Always the babysitter, never the mom — that's how I've started to refer to myself. I used to think it was funny or clever, but now it feels heavy, as if I'm being weighed down by a life sentence. I never thought I'd be over 30, unmarried, with no children. This wasn't a part of my life's plan, and at this rate, I'm starting to think children will never be a part of my future. It feels silly — here we are, in the year of the woman, and all I can think about is birthing babies. But maybe it's because I'm not sure if I'll have the ability to get pregnant, even if the opportunity presents itself.
It all started in the Summer of eighth grade when my period stopped almost as soon as it started. After noticing the irregularities in my menstrual cycle and other symptoms that the doctor attributed to a hormonal imbalance, I was diagnosed with polycystic ovarian syndrome. Initially, my 14-year-old self couldn't grasp the big deal about having PCOS. All I heard was no periods, and that was definitely something I could deal with. The message finally sunk in during my junior year of college. The doctor explained that not only was I at high risk for diabetes and ovarian cancer, but conceiving a child may be difficult as well — that was the moment my heart stopped. Ten years later, and I'm still wondering if children will ever happen for me.
I know I could have a child in a variety of ways. However, when it comes to building a family, I want the traditional route: love, followed by marriage, followed by the baby in the baby carriage. And my prospects for finding love right now are slim to none. I've long struggled with insecurity, especially about relationships, since I'm the only one of my friends to date who's never had a serious boyfriend. And my lack of experience only adds to my mental dialogue, causing me to wonder over and over if the great love I want will ever happen for me.
It's difficult to express my feelings about relationships and children to my friends and family. Whenever I try, they brush it off like it'll solve itself over time. "Just adopt a kid," some say. I wouldn't mind adoption. In fact, I'm super into the idea, but I don't personally want to be a single mother. "You don't know what the future holds," they say, and they're right. I don't know what the future holds, and maybe I'll change my mind. But right now, I'm much more concerned with what the future may not hold.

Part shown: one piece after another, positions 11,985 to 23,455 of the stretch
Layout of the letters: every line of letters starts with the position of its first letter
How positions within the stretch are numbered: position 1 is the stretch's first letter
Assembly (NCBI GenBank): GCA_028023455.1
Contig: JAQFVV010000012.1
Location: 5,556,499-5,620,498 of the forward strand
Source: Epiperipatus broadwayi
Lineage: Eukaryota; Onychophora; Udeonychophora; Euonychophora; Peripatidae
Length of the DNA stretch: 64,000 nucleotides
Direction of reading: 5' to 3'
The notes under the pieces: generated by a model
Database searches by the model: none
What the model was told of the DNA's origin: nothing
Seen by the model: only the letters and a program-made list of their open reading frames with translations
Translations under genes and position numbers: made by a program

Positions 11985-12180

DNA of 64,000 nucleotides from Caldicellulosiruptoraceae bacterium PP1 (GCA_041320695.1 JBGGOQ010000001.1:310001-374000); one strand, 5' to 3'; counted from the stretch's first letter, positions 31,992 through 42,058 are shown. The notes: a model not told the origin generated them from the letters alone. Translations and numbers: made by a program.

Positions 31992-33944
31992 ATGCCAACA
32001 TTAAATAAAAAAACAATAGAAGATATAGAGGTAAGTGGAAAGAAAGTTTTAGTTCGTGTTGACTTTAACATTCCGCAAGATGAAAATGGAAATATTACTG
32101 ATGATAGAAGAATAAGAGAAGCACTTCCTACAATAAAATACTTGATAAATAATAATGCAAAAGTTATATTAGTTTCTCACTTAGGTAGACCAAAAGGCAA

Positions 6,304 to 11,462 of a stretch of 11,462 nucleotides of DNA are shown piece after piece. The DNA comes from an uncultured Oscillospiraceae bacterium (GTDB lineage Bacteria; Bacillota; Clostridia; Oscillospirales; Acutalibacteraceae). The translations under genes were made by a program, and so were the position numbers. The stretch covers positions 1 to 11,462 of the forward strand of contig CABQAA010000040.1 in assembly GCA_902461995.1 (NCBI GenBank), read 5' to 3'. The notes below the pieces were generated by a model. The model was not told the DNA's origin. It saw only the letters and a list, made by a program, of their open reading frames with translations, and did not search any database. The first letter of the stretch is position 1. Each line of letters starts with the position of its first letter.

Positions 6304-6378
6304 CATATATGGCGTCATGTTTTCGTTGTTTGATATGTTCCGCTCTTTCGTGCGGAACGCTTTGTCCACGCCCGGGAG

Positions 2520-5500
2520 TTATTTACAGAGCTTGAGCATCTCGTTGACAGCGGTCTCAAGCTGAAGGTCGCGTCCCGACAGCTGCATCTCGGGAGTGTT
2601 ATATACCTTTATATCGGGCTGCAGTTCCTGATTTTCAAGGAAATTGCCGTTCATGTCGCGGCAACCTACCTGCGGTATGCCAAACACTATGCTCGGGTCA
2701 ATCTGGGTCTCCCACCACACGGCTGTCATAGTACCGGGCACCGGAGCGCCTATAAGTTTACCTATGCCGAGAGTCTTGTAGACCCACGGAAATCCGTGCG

I envy the women who are having children on their own terms. I think it's incredibly brave to know what you want and be able to achieve it on your own. There is a part of me that feels weak knowing there are women currently fighting against the stigma that a woman's place is at home, while all I want is a baby. Why can't I be one of those strong women who know that their womanhood isn't defined by the number of kids they have? I'm just not there yet . . . and maybe I don't have to get there.
If women can have a right to be satisfied with being single with no children, shouldn't I have the right to be unsatisfied? I want kids. Wanting something, yearning for something, while it makes me sad, it also keeps me going. It keeps me moving toward the future, expectantly. It's motivating me to try harder to create a life for myself while I am single and free so that if and when the opportunity to have a family presents itself, I'll be ready.
So I've started to make a conscious effort to celebrate each addition to a family, each engagement, each wedding. In doing so, I'm learning that being happy for others adds more happiness to my own life. I may not have fulfiled my teenage dream just yet, but I have hope. My life is far from over, and no matter what does or doesn't happen, I'm working toward being alright with that. I have a lot of love to give, and if I never have children, I'll do my best to channel that love into just loving me.